Textile executives from 14 countries throughout Asia and Latin America are traveling across the US Cotton Belt from Sept. 25-Oct. 3 to familiarize themselves with US cotton and how it is produced, processed and marketed as part of CCI’s COTTON USA Orientation Tour.

The 28 participants represent 26 companies in Bangladesh, China, Colombia, Ecuador, India, Indonesia, Japan, Korea, Mexico, Peru, Taiwan, Thailand, Turkey and Vietnam. Those companies are expected to consume about 3.5 million bales in ’07, and consume an average of 40% US cotton -- equal to almost 1.4 million US cotton bales annually.

The 14 representative countries are expected to consume 85.9 million bales in ’07. This represents about 75% of the total cotton consumed outside the United States. In ’06, these countries imported about 27.1 million bales of which 10.5 million were US bales. This represents 87% of US cotton’s total exports in ’06.

The participants are to visit cotton farms, gins and processing facilities throughout the Cotton Belt. They will meet with exporters in the four major Cotton Belt regions and get briefings from CCI, NCC, Cotton Incorporated, American Cotton Shippers Assoc., AMCOT and Supima.

Mill Cotton Use Slips

According to the Commerce Dept., August (four-week month) total cotton consumption in domestic mills was 183.1 million pounds for a seasonally adjusted annualized rate of 4.87 million bales (480-lb). Last year’s August annualized rate was 5.18 million bales.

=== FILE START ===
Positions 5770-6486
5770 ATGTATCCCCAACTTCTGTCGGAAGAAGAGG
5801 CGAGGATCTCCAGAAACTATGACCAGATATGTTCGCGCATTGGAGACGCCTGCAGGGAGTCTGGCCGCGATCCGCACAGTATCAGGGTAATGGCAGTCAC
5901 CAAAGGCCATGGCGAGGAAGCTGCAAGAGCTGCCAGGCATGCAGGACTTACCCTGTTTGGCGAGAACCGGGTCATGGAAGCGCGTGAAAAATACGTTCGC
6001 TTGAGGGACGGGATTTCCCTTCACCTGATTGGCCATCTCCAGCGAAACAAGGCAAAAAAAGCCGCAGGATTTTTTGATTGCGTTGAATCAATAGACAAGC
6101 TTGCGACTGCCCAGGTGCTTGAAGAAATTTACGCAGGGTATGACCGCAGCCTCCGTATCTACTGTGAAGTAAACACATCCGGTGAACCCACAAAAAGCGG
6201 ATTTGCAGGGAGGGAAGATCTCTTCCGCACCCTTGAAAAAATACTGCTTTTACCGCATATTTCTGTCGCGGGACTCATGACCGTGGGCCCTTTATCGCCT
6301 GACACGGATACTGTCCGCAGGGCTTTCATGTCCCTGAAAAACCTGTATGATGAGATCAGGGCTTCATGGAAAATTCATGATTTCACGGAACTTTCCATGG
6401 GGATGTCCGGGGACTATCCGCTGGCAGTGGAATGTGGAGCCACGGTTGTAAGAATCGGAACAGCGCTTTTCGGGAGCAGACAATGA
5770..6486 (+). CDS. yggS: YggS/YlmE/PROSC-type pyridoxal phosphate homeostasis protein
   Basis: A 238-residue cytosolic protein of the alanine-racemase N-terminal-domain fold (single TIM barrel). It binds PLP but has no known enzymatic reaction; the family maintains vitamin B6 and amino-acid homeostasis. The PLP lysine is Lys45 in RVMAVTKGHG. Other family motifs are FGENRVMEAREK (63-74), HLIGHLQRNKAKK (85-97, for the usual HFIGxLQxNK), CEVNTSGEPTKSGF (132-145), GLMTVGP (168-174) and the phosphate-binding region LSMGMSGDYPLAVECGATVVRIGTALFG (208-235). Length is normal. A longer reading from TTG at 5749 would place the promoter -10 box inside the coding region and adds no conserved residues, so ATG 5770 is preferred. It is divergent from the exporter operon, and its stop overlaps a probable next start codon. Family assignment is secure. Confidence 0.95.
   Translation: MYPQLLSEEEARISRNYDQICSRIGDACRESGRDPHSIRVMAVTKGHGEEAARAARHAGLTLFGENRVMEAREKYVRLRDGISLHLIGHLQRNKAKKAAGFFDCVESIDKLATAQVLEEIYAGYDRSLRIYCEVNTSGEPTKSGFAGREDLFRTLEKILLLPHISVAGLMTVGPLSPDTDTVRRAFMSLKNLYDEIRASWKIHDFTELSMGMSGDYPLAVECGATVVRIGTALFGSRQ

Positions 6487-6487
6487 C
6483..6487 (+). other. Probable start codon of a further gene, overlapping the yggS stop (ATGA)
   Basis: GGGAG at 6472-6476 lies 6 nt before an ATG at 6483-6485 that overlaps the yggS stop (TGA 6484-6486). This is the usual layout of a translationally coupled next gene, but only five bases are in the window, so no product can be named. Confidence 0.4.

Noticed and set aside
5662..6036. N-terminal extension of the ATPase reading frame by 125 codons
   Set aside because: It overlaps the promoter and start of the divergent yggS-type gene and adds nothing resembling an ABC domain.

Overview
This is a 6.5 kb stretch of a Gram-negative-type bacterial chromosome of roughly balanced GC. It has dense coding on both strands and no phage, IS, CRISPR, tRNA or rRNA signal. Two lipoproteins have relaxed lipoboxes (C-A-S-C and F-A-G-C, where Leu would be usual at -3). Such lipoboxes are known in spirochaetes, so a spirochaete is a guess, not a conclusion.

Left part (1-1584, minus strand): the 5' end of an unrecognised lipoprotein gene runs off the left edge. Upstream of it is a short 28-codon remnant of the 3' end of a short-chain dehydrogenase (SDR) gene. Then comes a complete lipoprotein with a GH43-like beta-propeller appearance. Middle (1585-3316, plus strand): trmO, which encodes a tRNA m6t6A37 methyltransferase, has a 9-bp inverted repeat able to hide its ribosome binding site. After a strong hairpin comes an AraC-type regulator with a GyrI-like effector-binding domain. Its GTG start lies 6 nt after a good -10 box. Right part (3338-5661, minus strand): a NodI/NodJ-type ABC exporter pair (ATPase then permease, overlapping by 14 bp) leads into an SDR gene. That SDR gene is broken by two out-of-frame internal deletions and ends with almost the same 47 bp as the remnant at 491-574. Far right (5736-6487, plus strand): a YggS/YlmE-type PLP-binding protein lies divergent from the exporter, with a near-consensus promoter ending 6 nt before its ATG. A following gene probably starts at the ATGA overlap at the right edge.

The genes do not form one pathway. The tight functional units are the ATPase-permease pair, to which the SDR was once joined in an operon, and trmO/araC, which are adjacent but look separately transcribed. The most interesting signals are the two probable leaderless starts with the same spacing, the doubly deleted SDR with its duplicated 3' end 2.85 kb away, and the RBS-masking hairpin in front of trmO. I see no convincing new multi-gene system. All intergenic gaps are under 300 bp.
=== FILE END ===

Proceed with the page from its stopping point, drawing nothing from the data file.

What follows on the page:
The July (four-week month) estimate of domestic mill use of cotton was lowered by 2.9 million pounds to 173.6 million. The revised seasonally adjusted annualized rate of consumption for July is 4.89 million bales. This is lower than last year’s July annualized rate of 5.42 million bales.

Commerce’s estimate of both upland and ELS consumption of cotton by US mills, when adjusted to represent the complete ’06-07 crop year, is approximately 4.95 million bales. This level of mill use, when combined with USDA’s latest export number of approximately 13.0 million bales, would imply ending stocks of approximately 9.7 million bales for the ’06-07 crop year, which is in line with USDA’s latest estimate but slightly higher than Commerce’s estimate of 9.48 million bales for stocks on hand as of July 31, ’07.

Preliminary September domestic mill use of cotton and revised August figures will be released by Commerce on Oct. 25.

Sales Slip, Shipments Steady

Net export sales for the week ending Sept. 20 were 144,500 bales (480-lb). This brings total ’07-08 sales to approximately 5.4 million. Total sales at the same point in the ’06-07 marketing year were slightly more than 3.0 million bales. Total new crop (’08-09) sales are 155,300 bales.

Shipments for the week were 273,600 bales, bringing total exports to date to 2.3 million bales, compared with the 1.0 million bales at the comparable point in the ’06-07 marketing year.

Prices Effective Sept. 28-Oct. 4, '07

Adjusted World Price, SLM 11/16

55.01 cents


Coarse Count Adjustment

0.00 cents

Marketing Loan Gain Value

0.00 cents

Import Quotas Open


Step 3 Quotas (480-lb. bales)


ELS Payment Rate

3.89 cents

*No Adjustment Made Under Step I
Five-Day Average
Current 3135 c.i.f. Northern Europe

71.53 cents

Forward 3135 c.i.f. Northern Europe


Coarse Count c.i.f. Northern Europe

69.60 cents

Current US c.i.f. Northern Europe

72.05 cents

Forward US c.i.f. Northern Europe


2006-07 Weighted Marketing-Year Average Farm Price  
Year-to-Date (August-July)

47.25 cents


**August-July average price used in determination of counter-cyclical payment